In our study, the expression levels of ZFAS1 were found to be significantly up-regulated in both cervical cancer tissues and cell lines. Meanwhile, its expression was closely associated with the FIGO staging, histological grading, lymph node metastasis, as well as depth of myometrial invasive in cervical cancer, and patients with high-ZFAS1- expression predicted a poor prognosis, showing that ZFAS1 may act as an oncogene to affect the occurrence, development and prognosis of cervical cancer. In agreement with our findings, Bairong Xia et al. [10] identified ZFAS1 was also increased in ovarian cancer tissues and had a close relation with the major clinicopathological characteristics, like clinical stage and lymph node metastasis, as well as prognosis of patients [10]. Also, the dysregulated ZFAS1 was found to have an oncogenic role in other various types of human malignant tumors in numerous previous studies, such as bladder cancer and gastric cancer [12,21]. Besides, patients with higher expression levels of ZFAS1 predicted an unfavorable overall survival in glioma and non-small cell lung cancer (NSCLC), suggesting that ZFAS1 could function as a potential prognostic indicator and promising therapeutic target for certain cancers [22,23]. Worth mentioning, SP1 (specificity protein 1) was found to be an upstream activated factor of ZFAS1, which could bind to the promoter of ZFAS1 to activate its transcription in the study of Liu et al. [24]. There was evidence pointed out that SP1, as a sequencespecific DNA-binding protein, could initiate the transcription of many cellular genes, participating in a wide range of biological processes, like cell proliferation, differentiation and tumor formation [25]. More importantly, SP1 was discovered to be overexpressed in cervical cancer and involved in the development and progression of cervical cancer [26,27]. Thus, we hypothesized that the high expression of ZFAS1 in cervical cancer might be induced owing to the activation of its upstream transcription factor SP1.

To further investigate the role of ZFAS1 in cervical cancer, the ZFAS1 siRNA were transfected in CaSki and HeLa cells, and we found the proliferation, invasion and migration of cervical cancer cells were inhibited after silencing ZFAS1. Consistently, knockdown of ZFAS1 could reduce the expression of ZEB1 in colon cancer to inhibit cell proliferation and invasion and promote cell apoptosis, as indicated by Fang et al. [14]. Besides, ZFAS1 has been thought to play as a competing endogenous RNA (ceRNA) to regulate miRNA activity and modulate the expression of target genes, thereby playing an essential part in the occurrence and progression of tumors [28-30]. For example, the in vitro and in vivo experiments confirmed that ZFAS1 knockdown could suppress osteosarcoma growth and progression via sponging miR-486 [31], but on the contrary, ZFAS1 could increase the growth and metastasis of osteosarcoma cells via competitively binding to miR- 200b and miR-200c to up-regulate BMI1 expression and modulate ZEB2 protein stability [24] To our knowledge, a variety of lncRNAs, like HOTAIR [32] H19 [33] and PVT1 [34], have been reported to participate in the occurrence and development of cervical cancer by regulating the expression of downstream miRNAs. Therefore, we hypothesized that ZFAS1 may act as a ceRNA to regulate the expression of downstream pathway-related proteins, and thereby affecting the proliferation, invasion and migration of cells, but further study is needed to elucidate the specific mechanism.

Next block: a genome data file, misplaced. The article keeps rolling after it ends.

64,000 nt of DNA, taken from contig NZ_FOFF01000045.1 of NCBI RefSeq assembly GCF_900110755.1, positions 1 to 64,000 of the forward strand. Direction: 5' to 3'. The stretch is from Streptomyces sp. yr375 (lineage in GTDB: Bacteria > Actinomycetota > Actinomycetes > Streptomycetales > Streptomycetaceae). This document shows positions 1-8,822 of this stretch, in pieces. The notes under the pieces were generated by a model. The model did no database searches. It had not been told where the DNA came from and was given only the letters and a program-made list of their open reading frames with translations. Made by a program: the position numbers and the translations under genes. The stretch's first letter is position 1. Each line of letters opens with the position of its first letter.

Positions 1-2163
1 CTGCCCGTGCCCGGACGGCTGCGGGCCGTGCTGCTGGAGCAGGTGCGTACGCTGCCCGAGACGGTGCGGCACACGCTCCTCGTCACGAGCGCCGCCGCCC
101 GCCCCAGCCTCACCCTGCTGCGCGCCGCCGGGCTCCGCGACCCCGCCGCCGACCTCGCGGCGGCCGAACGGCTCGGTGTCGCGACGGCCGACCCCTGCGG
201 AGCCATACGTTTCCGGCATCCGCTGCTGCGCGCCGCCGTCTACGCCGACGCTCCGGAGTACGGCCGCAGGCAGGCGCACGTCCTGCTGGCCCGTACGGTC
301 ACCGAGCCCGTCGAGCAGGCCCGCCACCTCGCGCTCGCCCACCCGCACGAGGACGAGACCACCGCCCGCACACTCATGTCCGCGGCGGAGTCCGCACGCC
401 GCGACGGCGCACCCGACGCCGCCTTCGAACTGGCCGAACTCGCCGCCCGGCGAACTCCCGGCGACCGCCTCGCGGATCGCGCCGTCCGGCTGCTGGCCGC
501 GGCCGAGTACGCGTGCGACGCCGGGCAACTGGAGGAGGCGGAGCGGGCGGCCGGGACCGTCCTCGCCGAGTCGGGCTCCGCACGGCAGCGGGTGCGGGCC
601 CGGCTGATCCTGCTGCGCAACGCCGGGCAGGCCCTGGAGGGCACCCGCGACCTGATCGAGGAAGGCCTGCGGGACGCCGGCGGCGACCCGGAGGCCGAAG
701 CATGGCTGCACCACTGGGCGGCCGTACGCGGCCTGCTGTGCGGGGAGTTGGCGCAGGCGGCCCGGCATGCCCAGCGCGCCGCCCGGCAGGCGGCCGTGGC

In addition, we also found ZFAS1 expression was relatively higher in CaSki cells which had relatively low cisplatin sensitivity. Coincidentally, Liu and the colleague also reported that highly-expressed ZFAS1 in ovarian cancer cells indicated the poor chemosensitivity to cisplatin [35], suggesting that ZFAS1 may play a vital role in affecting the chemosensitivity of cervical cancer cells to cisplatin. In our study, after the cervical cancer cells treated with different concentrations of cisplatin, we observed that the knockdown of ZFAS1 can obviously enhance the cell growth inhibition rate and decrease the IC50 values, and elevate cell apoptosis, implying that inhibiting ZFAS1 can improve the chemosensitivity of cervical cancer cells to cisplatin. In the study of Bairong Xia et al. [10], inhibiting ZFAS1 expression can down-regulate SP1 expression by modulating miR-150-5p, thereby inhibiting the proliferation and migration of ovarian cancer cells and improving cells’ chemosensitivity to cisplatin [10]. While Vizcaíno et al. [25] also proved that SP1 can become the potential target of cancer chemotherapy [25]. Actually, it has been reported that cisplatin can bind to DNA to form DNA complex and activate the DNA damage response (DDR), and eventually killing the tumor cells [36,37]. However, Olofsson et al. [38] found that SP1 can promote the phosphorylation of SQ/TQ cluster domains in DNA damage regions to alleviate DNA damage and reduce tumor cell apoptosis. Furthermore, SP1 can directly regulate the promoter of cell apoptosis-related proteins to influence the apoptosis of tumor cells [39]. Taken together, down-regulation of ZFAS1 in cervical cancer cells can inhibit SP1 levels by regulating the downstream miRNAs, to increase cisplatin-induced DNA damage and promote cell apoptosis, ultimately improving the chemosensitivity to cisplatin.


Finally, through experiments in nude mice subcutaneously transplanted with human cervical cancer cells, we found that siRZFAS1 can improve the sensitivity of transplanted tumor cells to cisplatin chemotherapy, which further confirmed the above results in cell experiments. Collectively, ZFAS1 was found highly expressed in cervical cancer in this study, and patients with high ZFAS1 expression predicted a poorer prognosis. Besides, silencing ZFAS1 may inhibit the proliferation, migration and invasion of cervical cancer cells, and improve the chemosensitivity to cisplatin, which could offer a new perspective for the clinical chemotherapy of cervical cancer.


The authors would like to thank the reviewers for their constructive comments.

Conflict of Interest

There were no competing interests.


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Citation: Chen YG, Feng LL, Shen FR, Jin-Hua Zhou D (2018) Expression of lncRNA ZFAS1 in Cervical Cancer and its Correlation with the Prognosis and Chemosensitivity. J Cell Sci Ther 9: 284.